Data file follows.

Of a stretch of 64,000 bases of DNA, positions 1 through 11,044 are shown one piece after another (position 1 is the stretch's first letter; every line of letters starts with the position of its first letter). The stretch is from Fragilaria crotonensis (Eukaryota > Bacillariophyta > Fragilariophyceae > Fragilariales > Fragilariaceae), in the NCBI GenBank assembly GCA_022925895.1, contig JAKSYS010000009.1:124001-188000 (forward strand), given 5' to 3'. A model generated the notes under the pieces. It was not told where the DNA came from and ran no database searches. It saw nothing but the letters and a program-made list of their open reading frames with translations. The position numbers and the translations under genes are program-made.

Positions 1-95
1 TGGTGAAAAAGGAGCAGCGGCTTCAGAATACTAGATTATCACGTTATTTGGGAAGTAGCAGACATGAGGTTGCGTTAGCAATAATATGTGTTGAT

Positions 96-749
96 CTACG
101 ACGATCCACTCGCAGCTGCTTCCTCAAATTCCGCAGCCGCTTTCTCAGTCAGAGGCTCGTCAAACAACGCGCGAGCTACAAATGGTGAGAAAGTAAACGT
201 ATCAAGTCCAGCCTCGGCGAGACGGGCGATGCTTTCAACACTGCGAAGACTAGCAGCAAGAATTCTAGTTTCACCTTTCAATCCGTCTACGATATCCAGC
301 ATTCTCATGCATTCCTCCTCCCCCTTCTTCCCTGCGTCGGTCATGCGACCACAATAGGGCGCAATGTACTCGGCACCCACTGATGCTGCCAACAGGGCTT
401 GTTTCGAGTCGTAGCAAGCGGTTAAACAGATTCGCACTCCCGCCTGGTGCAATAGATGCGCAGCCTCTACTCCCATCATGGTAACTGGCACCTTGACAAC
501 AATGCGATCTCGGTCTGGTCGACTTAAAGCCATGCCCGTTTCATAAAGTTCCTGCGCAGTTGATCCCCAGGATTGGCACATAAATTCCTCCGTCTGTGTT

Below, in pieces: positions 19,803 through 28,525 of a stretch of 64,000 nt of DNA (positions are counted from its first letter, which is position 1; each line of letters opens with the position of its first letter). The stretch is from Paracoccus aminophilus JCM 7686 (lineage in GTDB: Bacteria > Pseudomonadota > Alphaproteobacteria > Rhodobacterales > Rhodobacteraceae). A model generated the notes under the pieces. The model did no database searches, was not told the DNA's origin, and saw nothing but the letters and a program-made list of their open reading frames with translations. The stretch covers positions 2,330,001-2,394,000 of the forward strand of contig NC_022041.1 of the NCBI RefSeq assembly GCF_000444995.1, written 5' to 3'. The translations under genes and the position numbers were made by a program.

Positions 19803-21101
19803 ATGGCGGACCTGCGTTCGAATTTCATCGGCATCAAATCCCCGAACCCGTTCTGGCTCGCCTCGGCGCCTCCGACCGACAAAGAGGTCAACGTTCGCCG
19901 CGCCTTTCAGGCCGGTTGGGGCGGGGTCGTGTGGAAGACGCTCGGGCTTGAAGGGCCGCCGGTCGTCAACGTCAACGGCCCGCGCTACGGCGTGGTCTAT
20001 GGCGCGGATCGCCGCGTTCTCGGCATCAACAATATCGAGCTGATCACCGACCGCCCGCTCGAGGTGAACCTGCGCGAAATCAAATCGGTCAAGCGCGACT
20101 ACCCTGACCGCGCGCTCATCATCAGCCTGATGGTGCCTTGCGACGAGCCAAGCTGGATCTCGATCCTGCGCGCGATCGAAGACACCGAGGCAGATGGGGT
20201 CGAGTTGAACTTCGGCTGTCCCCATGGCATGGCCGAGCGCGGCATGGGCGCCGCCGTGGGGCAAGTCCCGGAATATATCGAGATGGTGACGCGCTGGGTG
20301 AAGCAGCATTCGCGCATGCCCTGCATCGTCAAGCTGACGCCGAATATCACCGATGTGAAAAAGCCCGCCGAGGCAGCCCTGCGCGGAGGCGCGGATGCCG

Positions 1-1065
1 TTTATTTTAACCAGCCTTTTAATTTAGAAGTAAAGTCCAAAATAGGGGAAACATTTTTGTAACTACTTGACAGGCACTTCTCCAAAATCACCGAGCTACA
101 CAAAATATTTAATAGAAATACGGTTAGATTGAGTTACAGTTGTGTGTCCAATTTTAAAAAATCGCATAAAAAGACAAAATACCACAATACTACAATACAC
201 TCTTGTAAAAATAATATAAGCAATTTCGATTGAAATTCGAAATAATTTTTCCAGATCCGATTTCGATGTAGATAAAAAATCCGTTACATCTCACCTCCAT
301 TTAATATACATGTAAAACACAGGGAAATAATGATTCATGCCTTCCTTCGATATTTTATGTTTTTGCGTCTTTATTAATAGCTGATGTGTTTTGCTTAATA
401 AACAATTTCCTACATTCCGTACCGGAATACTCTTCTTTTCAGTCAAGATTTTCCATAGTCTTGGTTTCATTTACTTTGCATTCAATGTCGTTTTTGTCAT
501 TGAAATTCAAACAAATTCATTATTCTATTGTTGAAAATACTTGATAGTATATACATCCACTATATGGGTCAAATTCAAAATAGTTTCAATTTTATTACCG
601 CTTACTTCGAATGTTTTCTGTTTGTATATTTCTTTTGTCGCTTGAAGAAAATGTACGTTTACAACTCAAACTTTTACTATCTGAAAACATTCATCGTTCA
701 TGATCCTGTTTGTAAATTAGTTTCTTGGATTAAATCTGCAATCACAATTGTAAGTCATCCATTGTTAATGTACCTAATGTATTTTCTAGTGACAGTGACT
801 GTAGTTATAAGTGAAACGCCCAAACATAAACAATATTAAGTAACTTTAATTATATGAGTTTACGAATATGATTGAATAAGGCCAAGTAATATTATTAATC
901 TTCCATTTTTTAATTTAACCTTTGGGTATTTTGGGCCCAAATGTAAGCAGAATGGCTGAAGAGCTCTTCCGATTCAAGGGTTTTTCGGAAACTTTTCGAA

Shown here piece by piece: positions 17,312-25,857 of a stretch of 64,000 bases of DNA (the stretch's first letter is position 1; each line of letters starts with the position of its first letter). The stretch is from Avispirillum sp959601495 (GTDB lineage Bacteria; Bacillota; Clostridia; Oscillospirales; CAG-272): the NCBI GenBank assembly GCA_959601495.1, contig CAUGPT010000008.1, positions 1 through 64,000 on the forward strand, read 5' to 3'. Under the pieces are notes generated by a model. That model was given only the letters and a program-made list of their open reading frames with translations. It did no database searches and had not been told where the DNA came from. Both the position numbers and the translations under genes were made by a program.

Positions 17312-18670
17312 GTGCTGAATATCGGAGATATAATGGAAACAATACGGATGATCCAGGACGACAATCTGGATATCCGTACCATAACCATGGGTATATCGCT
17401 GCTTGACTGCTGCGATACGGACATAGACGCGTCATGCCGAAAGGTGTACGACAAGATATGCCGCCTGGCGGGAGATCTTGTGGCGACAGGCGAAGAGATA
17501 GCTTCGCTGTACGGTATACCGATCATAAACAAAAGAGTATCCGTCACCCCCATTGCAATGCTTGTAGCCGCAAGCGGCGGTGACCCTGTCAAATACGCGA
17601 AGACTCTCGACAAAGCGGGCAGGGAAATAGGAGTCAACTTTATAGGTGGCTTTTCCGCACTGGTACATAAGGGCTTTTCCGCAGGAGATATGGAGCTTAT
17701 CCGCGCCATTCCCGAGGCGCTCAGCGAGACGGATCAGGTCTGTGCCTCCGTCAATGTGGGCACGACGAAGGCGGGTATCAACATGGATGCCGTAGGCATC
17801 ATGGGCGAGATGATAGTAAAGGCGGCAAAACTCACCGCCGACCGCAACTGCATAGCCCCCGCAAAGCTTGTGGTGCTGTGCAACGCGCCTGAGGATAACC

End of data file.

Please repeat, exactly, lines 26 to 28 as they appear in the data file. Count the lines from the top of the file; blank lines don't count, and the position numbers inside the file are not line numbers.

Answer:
601 CTTACTTCGAATGTTTTCTGTTTGTATATTTCTTTTGTCGCTTGAAGAAAATGTACGTTTACAACTCAAACTTTTACTATCTGAAAACATTCATCGTTCA
701 TGATCCTGTTTGTAAATTAGTTTCTTGGATTAAATCTGCAATCACAATTGTAAGTCATCCATTGTTAATGTACCTAATGTATTTTCTAGTGACAGTGACT
801 GTAGTTATAAGTGAAACGCCCAAACATAAACAATATTAAGTAACTTTAATTATATGAGTTTACGAATATGATTGAATAAGGCCAAGTAATATTATTAATC